Table of Contents

Handbook of Research in International Human Resource Management

Handbook of Research in International Human Resource Management

Elgar original reference

Edited by Günter K. Stahl and Ingmar Björkman

In providing an insightful overview of a wide range of global human resource issues facing MNCs, this pathbreaking Handbook highlights emergent topics and new research findings that could shape the field of future IHRM research. Theoretical discussion of the variables and processes that affect IHRM policies and practices is provided by renowned contributors with widely differing academic backgrounds, paradigmatic orientations, and theoretical and methodological approaches.

Chapter 27: Gender and International Human Resource Management

Jeff Hearn, Beverly D. Metcalfe and Rebecca Piekkari

Subjects: business and management, human resource management, international business

Extract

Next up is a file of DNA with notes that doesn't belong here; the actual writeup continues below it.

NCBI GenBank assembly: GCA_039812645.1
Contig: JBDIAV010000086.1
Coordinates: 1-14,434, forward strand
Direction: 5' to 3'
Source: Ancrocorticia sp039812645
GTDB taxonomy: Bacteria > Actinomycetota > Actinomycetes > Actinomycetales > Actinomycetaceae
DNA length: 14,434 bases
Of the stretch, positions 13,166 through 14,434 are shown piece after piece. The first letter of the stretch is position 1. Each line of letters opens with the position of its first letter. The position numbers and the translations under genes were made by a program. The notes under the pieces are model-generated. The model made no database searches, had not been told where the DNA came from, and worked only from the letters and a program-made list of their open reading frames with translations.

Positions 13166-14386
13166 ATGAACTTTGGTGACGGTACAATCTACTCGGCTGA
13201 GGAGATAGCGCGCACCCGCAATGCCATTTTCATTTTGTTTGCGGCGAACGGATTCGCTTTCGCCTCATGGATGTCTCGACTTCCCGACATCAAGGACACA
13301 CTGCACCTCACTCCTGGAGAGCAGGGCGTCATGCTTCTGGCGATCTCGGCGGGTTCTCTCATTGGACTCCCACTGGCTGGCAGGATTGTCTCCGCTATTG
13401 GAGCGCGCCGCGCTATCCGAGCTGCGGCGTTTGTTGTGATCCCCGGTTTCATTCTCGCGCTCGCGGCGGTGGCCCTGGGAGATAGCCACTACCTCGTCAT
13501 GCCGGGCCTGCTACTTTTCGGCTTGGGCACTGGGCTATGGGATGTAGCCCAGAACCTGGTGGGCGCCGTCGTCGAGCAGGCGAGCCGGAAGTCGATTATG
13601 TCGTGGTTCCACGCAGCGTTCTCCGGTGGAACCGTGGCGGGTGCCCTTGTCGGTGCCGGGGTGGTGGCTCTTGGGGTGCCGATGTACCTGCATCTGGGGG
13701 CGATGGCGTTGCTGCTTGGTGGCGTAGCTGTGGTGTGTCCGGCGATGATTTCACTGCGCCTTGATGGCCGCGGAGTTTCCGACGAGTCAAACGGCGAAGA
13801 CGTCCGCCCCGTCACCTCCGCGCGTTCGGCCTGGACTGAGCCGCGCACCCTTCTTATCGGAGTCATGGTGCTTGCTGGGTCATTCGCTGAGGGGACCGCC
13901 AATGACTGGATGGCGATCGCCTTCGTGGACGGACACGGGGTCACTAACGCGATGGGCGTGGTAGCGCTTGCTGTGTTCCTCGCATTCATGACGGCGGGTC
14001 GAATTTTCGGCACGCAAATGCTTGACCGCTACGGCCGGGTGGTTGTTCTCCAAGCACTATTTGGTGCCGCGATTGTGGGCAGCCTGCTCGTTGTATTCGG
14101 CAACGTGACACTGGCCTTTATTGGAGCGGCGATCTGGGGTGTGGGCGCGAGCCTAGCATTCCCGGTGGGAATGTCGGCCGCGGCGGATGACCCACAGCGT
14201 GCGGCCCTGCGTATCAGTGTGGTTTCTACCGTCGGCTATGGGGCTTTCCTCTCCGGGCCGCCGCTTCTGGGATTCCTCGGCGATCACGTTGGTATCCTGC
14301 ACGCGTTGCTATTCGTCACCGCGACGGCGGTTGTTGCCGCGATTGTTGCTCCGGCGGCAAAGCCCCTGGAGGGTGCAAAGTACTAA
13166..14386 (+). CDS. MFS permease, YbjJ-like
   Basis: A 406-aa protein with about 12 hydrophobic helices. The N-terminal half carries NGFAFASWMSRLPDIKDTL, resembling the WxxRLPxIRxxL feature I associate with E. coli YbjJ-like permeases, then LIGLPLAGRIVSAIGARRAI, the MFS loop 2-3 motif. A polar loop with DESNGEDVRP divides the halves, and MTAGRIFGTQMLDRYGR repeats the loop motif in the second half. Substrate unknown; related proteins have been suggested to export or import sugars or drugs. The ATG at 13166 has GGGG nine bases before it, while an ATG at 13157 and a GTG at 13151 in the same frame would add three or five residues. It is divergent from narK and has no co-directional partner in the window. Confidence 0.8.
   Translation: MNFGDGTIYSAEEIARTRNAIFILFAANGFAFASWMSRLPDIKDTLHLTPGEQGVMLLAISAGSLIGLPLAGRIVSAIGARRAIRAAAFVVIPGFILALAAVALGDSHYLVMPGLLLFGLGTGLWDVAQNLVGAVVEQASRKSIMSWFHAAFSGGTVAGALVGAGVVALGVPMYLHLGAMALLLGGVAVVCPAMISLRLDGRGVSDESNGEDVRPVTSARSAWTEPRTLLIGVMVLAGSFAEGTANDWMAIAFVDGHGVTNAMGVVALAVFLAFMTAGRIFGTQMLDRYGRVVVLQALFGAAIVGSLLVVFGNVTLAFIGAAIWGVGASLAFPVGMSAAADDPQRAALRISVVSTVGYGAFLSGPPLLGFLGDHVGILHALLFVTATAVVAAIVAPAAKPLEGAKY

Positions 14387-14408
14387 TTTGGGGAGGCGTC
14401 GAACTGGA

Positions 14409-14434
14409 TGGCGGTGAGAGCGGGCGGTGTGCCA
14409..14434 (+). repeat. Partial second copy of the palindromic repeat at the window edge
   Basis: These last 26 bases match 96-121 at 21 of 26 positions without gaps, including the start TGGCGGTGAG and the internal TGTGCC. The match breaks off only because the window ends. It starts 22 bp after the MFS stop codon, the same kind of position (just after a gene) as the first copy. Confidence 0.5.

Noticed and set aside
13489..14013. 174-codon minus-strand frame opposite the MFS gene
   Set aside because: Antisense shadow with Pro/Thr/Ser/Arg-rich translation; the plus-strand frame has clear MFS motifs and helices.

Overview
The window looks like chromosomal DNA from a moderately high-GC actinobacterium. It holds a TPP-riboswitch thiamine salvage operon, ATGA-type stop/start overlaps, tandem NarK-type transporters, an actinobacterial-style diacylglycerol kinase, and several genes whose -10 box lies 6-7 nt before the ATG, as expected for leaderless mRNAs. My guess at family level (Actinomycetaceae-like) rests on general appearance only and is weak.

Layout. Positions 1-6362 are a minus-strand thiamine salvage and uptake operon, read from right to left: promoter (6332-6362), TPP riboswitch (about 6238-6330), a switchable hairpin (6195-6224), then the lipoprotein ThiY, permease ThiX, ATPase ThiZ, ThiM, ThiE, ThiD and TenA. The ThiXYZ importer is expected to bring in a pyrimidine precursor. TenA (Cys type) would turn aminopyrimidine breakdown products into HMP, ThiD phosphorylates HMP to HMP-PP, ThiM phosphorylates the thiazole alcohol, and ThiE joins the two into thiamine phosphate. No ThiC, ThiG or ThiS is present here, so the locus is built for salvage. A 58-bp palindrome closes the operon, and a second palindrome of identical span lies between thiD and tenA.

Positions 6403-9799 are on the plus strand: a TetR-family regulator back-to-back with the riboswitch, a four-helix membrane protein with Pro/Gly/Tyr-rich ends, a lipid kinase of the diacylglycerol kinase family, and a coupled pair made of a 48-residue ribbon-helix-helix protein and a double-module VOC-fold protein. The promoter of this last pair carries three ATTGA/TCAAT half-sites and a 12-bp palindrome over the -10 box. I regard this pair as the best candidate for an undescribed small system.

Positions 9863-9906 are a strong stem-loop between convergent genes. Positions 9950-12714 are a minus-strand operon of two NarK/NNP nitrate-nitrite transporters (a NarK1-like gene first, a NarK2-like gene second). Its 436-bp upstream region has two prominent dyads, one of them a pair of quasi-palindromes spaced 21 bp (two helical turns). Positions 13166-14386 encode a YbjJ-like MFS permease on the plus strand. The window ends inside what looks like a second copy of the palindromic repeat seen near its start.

Jeff Hearn, Beverly D. Metcalfe and Rebecca Piekkari Niall Fitzgerald, co-chairman [sic.] of Unilever . . . brought together for a weeklong leadership exercise . . . the multinational’s top 100 managers . . . In an interview in the Financial Times (17/06/03), he recalls his dismayed reaction when he discovered not one woman was to be found in the group: ‘My God, how can we have put so much work into gender diversity and I see no reflection of it in the top leadership?’ (Cited in EFQM, 2003) International Human Resource Management (IHRM) is not usually examined from a gender perspective. In contrast, this chapter addresses the relation of gender to IHRM, primarily in the context of multinational corporations (MNCs). Although IHRM as a field encompasses crosscultural management and comparative research on HR systems and industrial relations in different countries, much of the field, both practically and academically, focuses on human resource activities and implications in multinationals (see, for example, Dowling & Welch, 2004). As Schuler, Budhwar and Florkowski (2004: 356) write, ‘The purpose of IHRM is to enable the firm, the multinational enterprise, to be successful globally.’ This does not mean that gender and IHRM would be unimportant for smalland medium-sized companies, yet these issues have received even less scholarly attention in small and medium enterprises (SMEs) and in companies in early stages of internationalization. This chapter examines the following issues. First, what is gender? Second, what is meant by gendered organizations and gendered management? Third, what has gender to do with IHRM? Next, the...

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